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Senate Votes on the F.D.A. Food Safety Modernization Act Tonight

November 29, 2010
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Tonight, the Senate will vote on the F.D.A. Food Safety Modernization Act tonight, a landmark bill that would allow the Food and Drug Administration to test for dangerous pathogens and to recall contaminated food for the first time. Currently, the FDA cannot force a manufacturer to recall its products, but can only ask food producers to voluntarily recall their products. The bill is a huge and important step forward for food safety, giving the FDA similar powers over food products as it already has over pharmaceuticals and medical devices.

Each year, there are an estimated 76 million cases of foodborne illness, causing approximately 325,000 hospitalizations and 5,000 deaths. While the relative rates of many foodborne illnesses have gone down since the late 1990s, new pathogens proliferate, whether in the form of new strains of bacteria or chemical contaminants. Our increasing reliance on processed and convenience foods, which now account for over half of food spending, increases the likelihood that contamination in foods will spread: The processing involved in producing these foods can permit the spread of one contaminated ingredient into several finished products, spreading illness to more households. (The processing necessary to create peanut butter and bagged salads may explain why salmonella outbreaks last year spread so far so fast.)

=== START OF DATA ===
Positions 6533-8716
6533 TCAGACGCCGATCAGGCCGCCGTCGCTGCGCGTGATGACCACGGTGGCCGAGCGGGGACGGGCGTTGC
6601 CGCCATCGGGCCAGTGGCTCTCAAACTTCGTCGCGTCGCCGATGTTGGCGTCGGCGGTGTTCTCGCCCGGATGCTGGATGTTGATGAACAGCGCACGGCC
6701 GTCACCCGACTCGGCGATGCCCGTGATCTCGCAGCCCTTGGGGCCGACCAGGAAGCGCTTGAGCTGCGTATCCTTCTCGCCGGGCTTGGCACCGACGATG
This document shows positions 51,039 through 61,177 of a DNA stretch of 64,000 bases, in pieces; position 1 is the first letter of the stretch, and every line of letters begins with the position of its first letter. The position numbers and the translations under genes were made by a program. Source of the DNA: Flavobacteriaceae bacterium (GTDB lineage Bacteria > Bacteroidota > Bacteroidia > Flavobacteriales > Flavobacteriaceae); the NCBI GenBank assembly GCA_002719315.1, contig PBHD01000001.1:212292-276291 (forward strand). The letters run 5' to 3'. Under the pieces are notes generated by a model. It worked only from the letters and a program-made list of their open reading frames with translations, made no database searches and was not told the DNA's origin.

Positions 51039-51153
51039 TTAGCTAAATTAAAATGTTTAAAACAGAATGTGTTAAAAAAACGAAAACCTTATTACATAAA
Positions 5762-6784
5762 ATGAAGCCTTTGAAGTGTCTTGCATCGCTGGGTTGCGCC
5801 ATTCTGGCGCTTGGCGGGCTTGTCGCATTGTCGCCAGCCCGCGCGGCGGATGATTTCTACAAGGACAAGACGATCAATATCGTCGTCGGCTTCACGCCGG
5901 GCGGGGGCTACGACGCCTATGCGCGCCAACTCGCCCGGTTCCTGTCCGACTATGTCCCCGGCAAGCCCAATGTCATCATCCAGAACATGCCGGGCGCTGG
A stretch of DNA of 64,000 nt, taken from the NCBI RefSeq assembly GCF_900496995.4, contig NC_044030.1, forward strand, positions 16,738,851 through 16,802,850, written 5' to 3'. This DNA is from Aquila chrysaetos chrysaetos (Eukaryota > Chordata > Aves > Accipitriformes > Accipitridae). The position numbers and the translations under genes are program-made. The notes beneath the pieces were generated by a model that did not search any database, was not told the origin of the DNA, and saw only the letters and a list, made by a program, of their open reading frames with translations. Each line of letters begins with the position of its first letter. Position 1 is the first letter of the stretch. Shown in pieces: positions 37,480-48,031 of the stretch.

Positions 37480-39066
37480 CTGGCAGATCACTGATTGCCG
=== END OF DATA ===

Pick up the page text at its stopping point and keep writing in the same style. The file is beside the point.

While the F.D.A. Food Safety Modernization Act is an important first step, it does not go far enough to protect us against contaminated products. Importantly, the Act does not cover the USDA, which shares responsibility for regulating our food supply. At the federal level, the FDA is responsible for all human foods introduced into interstate commerce with the exception of meat, poultry, and some egg products. The U.S. Department of Agriculture (USDA) is responsible for the safety of products that contain 2% or more cooked meat and poultry or 3% or more raw meat and poultry–including those processed foods, such as frozen dinners, which may easily spread contamination. Given the recent public attention to the USDA’s conflicts of interest in its food policy, federal legislation is necessary to empower the USDA to more effectively regulate food and insulate it from further agency capture or shift its regulatory responsibilities to the FDA.
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